Bearing the yellow and black from the flag of the surrounding province of Gelderland, the largest province in the Netherlands, Vitesse Arnhem are the oldest professional club currently competing in the top-flight Eredivisie. Currently badmouthed in Holland for also being the first Dutch club to have a moneyed foreign owner, Vitesse, in fact, have a long history more linked to England than the former USSR.
Capital of Gelderland, the railway hub of Arnhem is best known for its Bridge Too Far, the scene of war-time heroics made famous by Richard Attenborough. Its football club has long links with England. Originally Vitesse were a cricket club that played along Rijnkade by the Dutch branch of the Rhine, near the bridge that would later become so famous.
Drawn from the middle-classes, these boys chose ‘Vitesse’ because it sounded French and high-brow. Soon football became their winter sport, and then their only sport.
Their first big match came against… Maidstone in 1895. Moving pitches with alarming regularity, Vitesse continued to win regional competitions in eastern Netherlands. Five times in these early years Vitesse would take runners-up spot in the national play-offs – they would never get so close to a Dutch title again. Star of the team was Java-born goalkeeper Just Göbel, the first Dutch keeper who caught the ball rather than punch it away – and who helped the Netherlands gain their first major honour, a bronze medal at the 1912 Olympics.
Arnhem’s last serious crack at the crown, in 1914-15, involved two notable English managers, Edgar Chadwick, who played the first and replayed FA Cup finals for Southampton in 1902; and John Willie Sutcliffe, the last man to represent England in football and rugby at international level.
The club had just become more settled in the northern districts of Klarenbeek and Monnikenhuizen when a fallow period set in between the wars – and Operation Market Garden saw the ground destroyed.
With post-war enthusiasm, a new ground was built in the same area at Monnikensteeg, famed for its sloping pitch. Vitesse attracted a record crowd, the crush even causing several injuries – but the yellow-and-blacks gained promotion that year.
The post-war period saw few further celebrations on Arnhem’s Korenmarkt but by the late 1980s, change was in the air. Reaching the Dutch cup final in 1990 and at last finishing high up the Eredivisie, Vitesse had outgrown Nieuw Monnikenhuize. The brave and expensive decision to build a state-of-the-art stadium in Arnhem South not only ushered in a long European era for Vitesse – it put the city onto the international stage as a major venue.
While Nikos Machlas was scoring record goals for the club, the city could prepare as one of the hosts of Euro 2000. The pioneering GelreDome, with its retractable roof and convertible pitch, not only witnessed Pippo Inzaghi convert a penalty for Italy against Turkey, but Bon Jovi and Britney Spears strut their stuff in the space of a few months.
Although Vitesse missed out on a Champions League spot in the last minute that same year, the GelreDome later served as home ground for FC Twente and PSV when competing in Europe’s premier trophy.
The Yellow-and-Blacks, meanwhile, sank lower down the league and deeper into major debt. A constant saga of near bankruptcy gained the club the unwanted nickname of FC Hollywood – brought in Georgian businessman Merab Jordania, a former midfielder during Dinamo Tbilisi’s golden years.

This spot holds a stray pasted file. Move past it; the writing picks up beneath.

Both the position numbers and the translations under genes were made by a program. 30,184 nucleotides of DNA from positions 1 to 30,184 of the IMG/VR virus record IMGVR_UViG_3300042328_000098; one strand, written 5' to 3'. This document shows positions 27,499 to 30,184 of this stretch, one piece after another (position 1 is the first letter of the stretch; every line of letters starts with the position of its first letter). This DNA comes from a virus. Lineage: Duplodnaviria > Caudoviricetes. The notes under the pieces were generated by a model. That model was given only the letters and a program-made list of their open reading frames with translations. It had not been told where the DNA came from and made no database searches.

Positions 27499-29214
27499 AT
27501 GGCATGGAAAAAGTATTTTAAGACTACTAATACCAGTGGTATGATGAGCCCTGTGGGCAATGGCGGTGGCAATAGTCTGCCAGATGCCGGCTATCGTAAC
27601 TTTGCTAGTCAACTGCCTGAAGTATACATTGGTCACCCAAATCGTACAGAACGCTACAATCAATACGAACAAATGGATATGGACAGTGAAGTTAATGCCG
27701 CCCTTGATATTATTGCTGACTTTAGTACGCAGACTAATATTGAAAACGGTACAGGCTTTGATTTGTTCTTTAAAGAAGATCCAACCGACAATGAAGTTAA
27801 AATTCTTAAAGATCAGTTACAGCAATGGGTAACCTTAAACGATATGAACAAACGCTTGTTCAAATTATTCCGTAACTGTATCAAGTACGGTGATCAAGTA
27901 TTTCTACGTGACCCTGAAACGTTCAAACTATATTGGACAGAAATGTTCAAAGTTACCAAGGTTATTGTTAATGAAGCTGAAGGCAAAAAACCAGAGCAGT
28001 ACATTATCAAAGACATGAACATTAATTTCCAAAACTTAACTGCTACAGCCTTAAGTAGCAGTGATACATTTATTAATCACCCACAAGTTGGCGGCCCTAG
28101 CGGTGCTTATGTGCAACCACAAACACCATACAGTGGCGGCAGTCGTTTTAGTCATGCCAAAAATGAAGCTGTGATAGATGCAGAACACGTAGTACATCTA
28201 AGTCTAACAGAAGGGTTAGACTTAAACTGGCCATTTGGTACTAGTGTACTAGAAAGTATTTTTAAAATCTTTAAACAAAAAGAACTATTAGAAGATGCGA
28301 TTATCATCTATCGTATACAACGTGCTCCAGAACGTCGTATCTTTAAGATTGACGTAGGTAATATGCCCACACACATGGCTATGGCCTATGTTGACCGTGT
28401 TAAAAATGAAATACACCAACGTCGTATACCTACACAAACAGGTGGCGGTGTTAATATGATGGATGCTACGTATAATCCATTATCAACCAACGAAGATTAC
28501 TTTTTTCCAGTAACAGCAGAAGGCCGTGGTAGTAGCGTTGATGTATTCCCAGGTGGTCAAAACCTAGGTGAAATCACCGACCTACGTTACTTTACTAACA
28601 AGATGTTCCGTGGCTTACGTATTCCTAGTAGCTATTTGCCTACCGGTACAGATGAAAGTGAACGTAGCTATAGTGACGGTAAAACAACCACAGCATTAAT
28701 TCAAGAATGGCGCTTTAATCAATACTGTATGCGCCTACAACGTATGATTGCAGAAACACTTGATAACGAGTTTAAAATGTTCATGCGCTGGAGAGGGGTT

Although Jordania built a new training centre, the financial background was again shaky, and things got very messy when current owner Aleksandr Chigirinski then stepped in. A mate of Roman Abramovich, Chigirinski created close ties with Chelsea and sacked managers willy-nilly.
Although still with no major silverware after 120 years of activity, Arnhem remain a major player in the Dutch game, with regular European football. How they’re perceived in Holland is another matter.
Arnhem is a rail hub and has no airport. Eindhoven’s is 90km (56 miles) away, Amsterdam’s 106km (66 miles). As Eindhoven requires a bus into town, then changing trains at ‘s Hertogenbosch, the direct train from Schiphol (every 30min, 1hr 15 journey time, €17 single) is the best option. If you’ve just missed one, changing at Utrecht hardly alters the overall journey time.
Note that Schiphol is the only stop on the Dutch rail network that allows you to pay by credit card without a major surcharge. The network mainly runs with the OV-Chipkaart also valid for local transport in towns and cities. Arnhem’s breng.nl consists of trolleybuses, unique in Holland. For a taxi, call +31 26 260 2626.
Conveniently situated near the station, the Best Western Hotel Haarhuis is named after the family who ran it a century ago. Destroyed in World War II, it was rebuilt then reopened in 2013 as part of an international chain, with a new wing. Nearby is the Hotel Old Dutch, a friendly guesthouse with a bar-restaurant.
The former Hotel Blanc has recently been converted into the stylishly branded Townhouse 10 B&B.
Also close is the comfortable three-star Arnhem Centraal.
There’s a bar zone around the focal Korenmarkt, where you’ll find party-centric, evening-only Murphy’s. Games are shown here on a big screen. Mick O’Connells shows TV sport daytimes and has a sister establishment in Utrecht. Music-oriented The Move is a rare case of a bar being named after a Roy Wood group and is decked out in photos of pop bands. Nearby Club 8 is a nightspot in the modern vein.
In the centre of town, the landmark Café Meijers is a lovely old-school Dutch, with tables outside. More contemporary, with a quality range of beers, is Den Koopman. Locals also gather at De Wacht, an intimate bohemian spot with a savvy, regular clientele.
Best of the bunch, though, is the characterful Heeren Van Amstel on a corner of Kortestraat, open from 4pm, an atmospheric hang-out for old Vitesse fans – note the early version of the vuvuzela over the bar.